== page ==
Your daily dose of Austin
Smartphone image
Make your inbox more Austin.
Local news and fun, every day 6am.
Tesla one step closer to using lasers for windshield wipers

(Laura Figi/Austonia)

In the futuristic nature of Tesla, the electric car company is bringing its audacious goal of using laser beams as windshield wipers closer to reality.

The pioneering car company earlier this week obtained a permit from the U.S. Patent and Trademark Office for the laser beam-cleaning technology, which it first applied for more than two years ago, according to electric car site Electrek.

Despite the patent news, we might not see laser beams playing such an active role in the lives of Tesla drivers anytime soon. The company is also reportedly developing new electromagnetic wipers, which are closer to traditional windshield wipers and could see action on the company's Cybertruck model.

CEO Elon Musk always has something up his sleeve from jokes that have become actual products (think flamethrower) to possible future projects we can only guess at. Earlier this summer, it was reported that Tesla had applied for three trademarks (one for the word "Tesla" and two for the different logos) in restaurant services.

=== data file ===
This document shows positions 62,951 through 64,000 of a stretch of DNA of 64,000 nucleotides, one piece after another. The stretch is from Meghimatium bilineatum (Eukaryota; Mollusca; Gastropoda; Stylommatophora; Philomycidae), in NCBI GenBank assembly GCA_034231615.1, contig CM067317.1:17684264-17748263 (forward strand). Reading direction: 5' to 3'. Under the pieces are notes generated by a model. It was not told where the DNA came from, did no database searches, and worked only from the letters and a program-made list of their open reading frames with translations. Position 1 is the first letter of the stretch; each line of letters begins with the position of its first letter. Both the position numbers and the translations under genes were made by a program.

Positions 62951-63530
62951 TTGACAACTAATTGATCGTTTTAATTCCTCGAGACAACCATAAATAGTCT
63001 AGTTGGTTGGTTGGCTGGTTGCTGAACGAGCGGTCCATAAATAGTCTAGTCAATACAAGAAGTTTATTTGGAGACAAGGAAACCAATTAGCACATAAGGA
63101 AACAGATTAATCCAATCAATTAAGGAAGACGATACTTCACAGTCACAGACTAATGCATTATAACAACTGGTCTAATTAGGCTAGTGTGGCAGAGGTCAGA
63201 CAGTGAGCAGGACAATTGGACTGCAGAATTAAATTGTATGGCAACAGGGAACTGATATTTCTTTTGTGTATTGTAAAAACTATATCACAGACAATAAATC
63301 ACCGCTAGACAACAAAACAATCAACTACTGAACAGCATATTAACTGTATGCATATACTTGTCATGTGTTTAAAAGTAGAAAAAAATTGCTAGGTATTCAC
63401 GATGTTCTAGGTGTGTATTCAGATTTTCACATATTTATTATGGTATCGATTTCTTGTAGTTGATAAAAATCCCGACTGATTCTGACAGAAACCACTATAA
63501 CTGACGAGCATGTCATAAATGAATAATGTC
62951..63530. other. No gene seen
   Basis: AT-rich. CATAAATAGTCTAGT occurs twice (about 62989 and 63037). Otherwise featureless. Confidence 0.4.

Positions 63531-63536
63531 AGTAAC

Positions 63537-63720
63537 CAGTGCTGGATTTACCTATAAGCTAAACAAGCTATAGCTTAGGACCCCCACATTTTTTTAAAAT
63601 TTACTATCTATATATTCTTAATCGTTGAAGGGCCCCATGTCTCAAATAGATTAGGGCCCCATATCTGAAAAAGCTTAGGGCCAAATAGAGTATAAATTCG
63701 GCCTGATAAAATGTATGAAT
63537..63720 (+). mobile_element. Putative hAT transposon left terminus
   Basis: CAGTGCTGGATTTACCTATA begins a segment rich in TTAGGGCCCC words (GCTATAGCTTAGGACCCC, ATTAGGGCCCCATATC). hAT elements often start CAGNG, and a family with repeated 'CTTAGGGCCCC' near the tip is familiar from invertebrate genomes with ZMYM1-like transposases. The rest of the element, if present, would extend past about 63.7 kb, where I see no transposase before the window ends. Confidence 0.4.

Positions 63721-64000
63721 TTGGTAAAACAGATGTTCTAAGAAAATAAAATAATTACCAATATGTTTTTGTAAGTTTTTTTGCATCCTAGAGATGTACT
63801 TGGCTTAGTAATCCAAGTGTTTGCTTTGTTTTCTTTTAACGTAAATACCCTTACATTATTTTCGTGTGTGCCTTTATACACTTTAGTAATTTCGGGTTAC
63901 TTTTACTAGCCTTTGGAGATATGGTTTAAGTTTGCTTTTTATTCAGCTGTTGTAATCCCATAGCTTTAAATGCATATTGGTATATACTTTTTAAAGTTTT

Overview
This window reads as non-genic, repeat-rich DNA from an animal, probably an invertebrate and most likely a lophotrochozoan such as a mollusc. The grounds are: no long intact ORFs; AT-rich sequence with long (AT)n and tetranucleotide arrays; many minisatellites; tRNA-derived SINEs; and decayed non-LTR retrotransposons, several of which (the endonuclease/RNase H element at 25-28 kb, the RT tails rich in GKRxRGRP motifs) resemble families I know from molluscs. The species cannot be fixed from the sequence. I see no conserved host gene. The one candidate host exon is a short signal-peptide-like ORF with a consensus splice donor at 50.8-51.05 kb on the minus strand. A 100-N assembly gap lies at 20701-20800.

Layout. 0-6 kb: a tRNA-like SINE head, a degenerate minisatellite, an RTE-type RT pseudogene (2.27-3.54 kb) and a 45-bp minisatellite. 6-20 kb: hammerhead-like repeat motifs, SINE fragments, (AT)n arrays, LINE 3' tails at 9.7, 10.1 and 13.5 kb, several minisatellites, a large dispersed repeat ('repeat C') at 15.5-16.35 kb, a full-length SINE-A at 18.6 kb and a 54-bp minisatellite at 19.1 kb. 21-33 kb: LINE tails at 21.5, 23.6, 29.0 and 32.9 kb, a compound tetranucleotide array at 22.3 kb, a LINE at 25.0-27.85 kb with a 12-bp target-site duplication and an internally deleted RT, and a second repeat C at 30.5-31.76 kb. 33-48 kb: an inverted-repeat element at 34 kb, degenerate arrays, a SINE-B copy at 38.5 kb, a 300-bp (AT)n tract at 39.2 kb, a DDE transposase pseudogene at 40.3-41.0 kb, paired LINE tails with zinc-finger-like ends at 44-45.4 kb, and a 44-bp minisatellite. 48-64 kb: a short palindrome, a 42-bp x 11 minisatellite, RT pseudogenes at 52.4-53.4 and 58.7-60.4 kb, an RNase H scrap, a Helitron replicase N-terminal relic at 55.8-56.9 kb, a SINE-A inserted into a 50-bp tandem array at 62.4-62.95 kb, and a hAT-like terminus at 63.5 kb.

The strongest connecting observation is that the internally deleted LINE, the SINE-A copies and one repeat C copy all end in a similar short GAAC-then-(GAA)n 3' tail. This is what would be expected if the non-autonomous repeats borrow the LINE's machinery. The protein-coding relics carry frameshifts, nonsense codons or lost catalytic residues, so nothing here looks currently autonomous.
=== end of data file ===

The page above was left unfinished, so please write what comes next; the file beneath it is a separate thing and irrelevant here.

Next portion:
But the biggest project coming to fruition in Austin's backyard is Tesla's new $1.1 billion Gigafactory in southeast Travis County that is slated to open later this year. And aside from that, the company also announced further plans to build a major residential community in southeast Austin with housing units incorporating Tesla solar panels, electric vehicle charging stations and other features aimed at sustainability.

The company is coming off of one of its best-ever quarters, reporting an income of more than $1 billion and producing more than 200,000 vehicles despite pandemic-related challenges such as a global semiconductor shortage.


Kaitlin Armstrong, suspect in Moriah Wilson murder, captured in Costa Rica after more than a month on the run

(U.S. Marshals)

The Austin woman suspected of killing star cyclist visiting from out of town, Moriah "Mo" Wilson, has now been captured after evading arrest for more than a month.

Keep ReadingShow less
As the EPA faces limits on greenhouse gas regulations, Texas researchers work on carbon capture tech

UT is developing technology targeted at power, steel, cement and other industrial plants to lower emissions. (UT Austin)

On Thursday, the Supreme Court limited the Environmental Protection Agency’s authority in regulating greenhouse gases, a move that comes at a time when experts have warned about the need to take action on climate change.

Keep ReadingShow less